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      Molecular pharmacodynamics of new oral drugs used in the treatment of multiple sclerosis

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          New oral drugs have considerably enriched the therapeutic armamentarium for the treatment of multiple sclerosis. This review focuses on the molecular pharmacodynamics of fingolimod, dimethyl fumarate (BG-12), laquinimod, and teriflunomide. We specifically comment on the action of these drugs at three levels: 1) the regulation of the immune system; 2) the permeability of the blood–brain barrier; and 3) the central nervous system. Fingolimod phosphate (the active metabolite of fingolimod) has a unique mechanism of action and represents the first ligand of G-protein-coupled receptors (sphingosine-1-phosphate receptors) active in the treatment of multiple sclerosis. Dimethyl fumarate activates the nuclear factor (erythroid-derived 2)-related factor 2 pathway of cell defense as a result of an initial depletion of reduced glutathione. We discuss how this mechanism lies on the border between cell protection and toxicity. Laquinimod has multiple (but less defined) mechanisms of action, which make the drug slightly more effective on disability progression than on annualized relapse rate in clinical studies. Teriflunomide acts as a specific inhibitor of the de novo pyrimidine biosynthesis. We also discuss new unexpected mechanisms of these drugs, such as the induction of brain-derived neurotrophic factor by fingolimod and the possibility that laquinimod and teriflunomide regulate the kynurenine pathway of tryptophan metabolism.

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          Lymphocyte egress from thymus and peripheral lymphoid organs is dependent on S1P receptor 1.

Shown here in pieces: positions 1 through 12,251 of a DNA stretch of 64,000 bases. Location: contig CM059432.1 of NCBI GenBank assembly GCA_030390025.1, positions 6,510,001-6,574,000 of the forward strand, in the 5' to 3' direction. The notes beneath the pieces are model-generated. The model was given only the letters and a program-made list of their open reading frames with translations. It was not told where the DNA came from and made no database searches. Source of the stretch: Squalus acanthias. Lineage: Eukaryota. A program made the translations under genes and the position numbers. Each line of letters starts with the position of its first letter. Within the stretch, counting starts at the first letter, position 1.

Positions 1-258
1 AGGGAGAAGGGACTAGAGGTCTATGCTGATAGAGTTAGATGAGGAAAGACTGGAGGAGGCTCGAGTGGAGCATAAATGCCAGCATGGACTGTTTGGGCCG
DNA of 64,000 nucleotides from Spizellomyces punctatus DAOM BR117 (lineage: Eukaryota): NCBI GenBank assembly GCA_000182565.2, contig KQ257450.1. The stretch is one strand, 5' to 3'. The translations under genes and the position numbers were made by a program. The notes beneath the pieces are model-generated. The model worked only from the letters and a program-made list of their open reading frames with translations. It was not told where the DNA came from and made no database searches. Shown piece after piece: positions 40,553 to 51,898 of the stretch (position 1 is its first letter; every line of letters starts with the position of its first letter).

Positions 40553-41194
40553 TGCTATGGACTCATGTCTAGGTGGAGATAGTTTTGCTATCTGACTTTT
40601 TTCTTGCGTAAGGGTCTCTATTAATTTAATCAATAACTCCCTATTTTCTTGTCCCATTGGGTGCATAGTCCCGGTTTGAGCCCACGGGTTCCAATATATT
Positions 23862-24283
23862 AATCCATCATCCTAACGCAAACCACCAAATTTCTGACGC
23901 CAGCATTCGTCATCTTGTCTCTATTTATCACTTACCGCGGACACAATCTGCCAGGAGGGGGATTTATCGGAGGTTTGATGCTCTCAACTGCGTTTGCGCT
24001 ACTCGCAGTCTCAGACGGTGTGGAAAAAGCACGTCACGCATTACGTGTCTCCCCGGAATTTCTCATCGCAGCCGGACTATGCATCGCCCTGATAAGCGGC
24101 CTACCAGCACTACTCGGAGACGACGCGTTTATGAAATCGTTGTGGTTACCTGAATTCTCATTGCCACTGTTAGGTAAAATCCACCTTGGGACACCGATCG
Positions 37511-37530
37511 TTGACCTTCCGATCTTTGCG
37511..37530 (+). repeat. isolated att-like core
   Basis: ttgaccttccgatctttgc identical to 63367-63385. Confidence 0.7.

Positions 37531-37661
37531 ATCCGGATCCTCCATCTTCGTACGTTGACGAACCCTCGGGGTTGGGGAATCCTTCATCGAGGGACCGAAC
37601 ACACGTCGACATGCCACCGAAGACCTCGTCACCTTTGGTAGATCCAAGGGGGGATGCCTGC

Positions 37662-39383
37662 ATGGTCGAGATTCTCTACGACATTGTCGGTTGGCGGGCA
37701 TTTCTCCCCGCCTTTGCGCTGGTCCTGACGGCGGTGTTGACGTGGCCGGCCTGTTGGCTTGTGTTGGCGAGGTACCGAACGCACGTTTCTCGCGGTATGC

Adaptive immunity depends on T-cell exit from the thymus and T and B cells travelling between secondary lymphoid organs to survey for antigens. After activation in lymphoid organs, T cells must again return to circulation to reach sites of infection; however, the mechanisms regulating lymphoid organ exit are unknown. An immunosuppressant drug, FTY720, inhibits lymphocyte emigration from lymphoid organs, and phosphorylated FTY720 binds and activates four of the five known sphingosine-1-phosphate (S1P) receptors. However, the role of S1P receptors in normal immune cell trafficking is unclear. Here we show that in mice whose haematopoietic cells lack a single S1P receptor (S1P1; also known as Edg1) there are no T cells in the periphery because mature T cells are unable to exit the thymus. Although B cells are present in peripheral lymphoid organs, they are severely deficient in blood and lymph. Adoptive cell transfer experiments establish an intrinsic requirement for S1P1 in T and B cells for lymphoid organ egress. Furthermore, S1P1-dependent chemotactic responsiveness is strongly upregulated in T-cell development before exit from the thymus, whereas S1P1 is downregulated during peripheral lymphocyte activation, and this is associated with retention in lymphoid organs. We find that FTY720 treatment downregulates S1P1, creating a temporary pharmacological S1P1-null state in lymphocytes, providing an explanation for the mechanism of FTY720-induced lymphocyte sequestration. These findings establish that S1P1 is essential for lymphocyte recirculation and that it regulates egress from both thymus and peripheral lymphoid organs.